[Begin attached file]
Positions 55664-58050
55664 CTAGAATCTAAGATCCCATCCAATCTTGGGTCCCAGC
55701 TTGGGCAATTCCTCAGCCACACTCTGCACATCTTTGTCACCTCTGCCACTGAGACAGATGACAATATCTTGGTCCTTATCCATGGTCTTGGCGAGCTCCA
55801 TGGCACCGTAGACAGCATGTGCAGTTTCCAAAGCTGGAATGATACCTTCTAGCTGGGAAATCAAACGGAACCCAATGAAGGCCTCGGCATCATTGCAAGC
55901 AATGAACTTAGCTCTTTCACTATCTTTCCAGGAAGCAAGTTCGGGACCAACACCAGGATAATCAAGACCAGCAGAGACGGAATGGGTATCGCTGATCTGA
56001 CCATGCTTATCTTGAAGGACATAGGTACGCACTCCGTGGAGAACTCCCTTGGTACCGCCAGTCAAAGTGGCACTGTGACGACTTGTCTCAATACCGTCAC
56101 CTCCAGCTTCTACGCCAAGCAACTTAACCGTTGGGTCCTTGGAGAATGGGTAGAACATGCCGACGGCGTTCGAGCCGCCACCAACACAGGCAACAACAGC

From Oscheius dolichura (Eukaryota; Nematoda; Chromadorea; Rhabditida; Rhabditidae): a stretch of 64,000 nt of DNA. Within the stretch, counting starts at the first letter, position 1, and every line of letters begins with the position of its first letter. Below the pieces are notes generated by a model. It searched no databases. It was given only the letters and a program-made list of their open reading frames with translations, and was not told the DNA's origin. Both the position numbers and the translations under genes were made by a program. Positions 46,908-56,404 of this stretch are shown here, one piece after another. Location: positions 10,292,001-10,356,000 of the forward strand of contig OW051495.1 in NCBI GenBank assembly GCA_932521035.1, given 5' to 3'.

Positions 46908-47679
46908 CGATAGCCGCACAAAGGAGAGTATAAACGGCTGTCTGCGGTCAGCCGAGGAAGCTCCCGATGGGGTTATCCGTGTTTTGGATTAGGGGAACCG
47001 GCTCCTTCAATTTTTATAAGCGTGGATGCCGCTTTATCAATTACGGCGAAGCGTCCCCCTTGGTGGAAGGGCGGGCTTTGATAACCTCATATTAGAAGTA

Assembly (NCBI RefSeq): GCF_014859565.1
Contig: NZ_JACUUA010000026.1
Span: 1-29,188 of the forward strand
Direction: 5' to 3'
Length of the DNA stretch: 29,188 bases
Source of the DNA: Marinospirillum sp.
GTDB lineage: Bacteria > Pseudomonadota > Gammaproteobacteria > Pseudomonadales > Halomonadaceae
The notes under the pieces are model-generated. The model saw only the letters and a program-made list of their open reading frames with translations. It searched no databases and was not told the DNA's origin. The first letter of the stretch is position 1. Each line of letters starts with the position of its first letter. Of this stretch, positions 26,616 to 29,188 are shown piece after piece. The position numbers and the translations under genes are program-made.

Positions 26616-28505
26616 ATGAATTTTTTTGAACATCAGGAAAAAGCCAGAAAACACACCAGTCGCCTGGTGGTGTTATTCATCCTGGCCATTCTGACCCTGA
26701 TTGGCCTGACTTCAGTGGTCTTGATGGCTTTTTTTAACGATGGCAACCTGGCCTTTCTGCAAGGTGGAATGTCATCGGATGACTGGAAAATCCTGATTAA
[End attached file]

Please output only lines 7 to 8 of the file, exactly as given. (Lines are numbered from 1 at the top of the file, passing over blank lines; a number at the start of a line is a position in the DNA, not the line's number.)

56101 CTCCAGCTTCTACGCCAAGCAACTTAACCGTTGGGTCCTTGGAGAATGGGTAGAACATGCCGACGGCGTTCGAGCCGCCACCAACACAGGCAACAACAGC

From Oscheius dolichura (Eukaryota; Nematoda; Chromadorea; Rhabditida; Rhabditidae): a stretch of 64,000 nt of DNA. Within the stretch, counting starts at the first letter, position 1, and every line of letters begins with the position of its first letter. Below the pieces are notes generated by a model. It searched no databases. It was given only the letters and a program-made list of their open reading frames with translations, and was not told the DNA's origin. Both the position numbers and the translations under genes were made by a program. Positions 46,908-56,404 of this stretch are shown here, one piece after another. Location: positions 10,292,001-10,356,000 of the forward strand of contig OW051495.1 in NCBI GenBank assembly GCA_932521035.1, given 5' to 3'.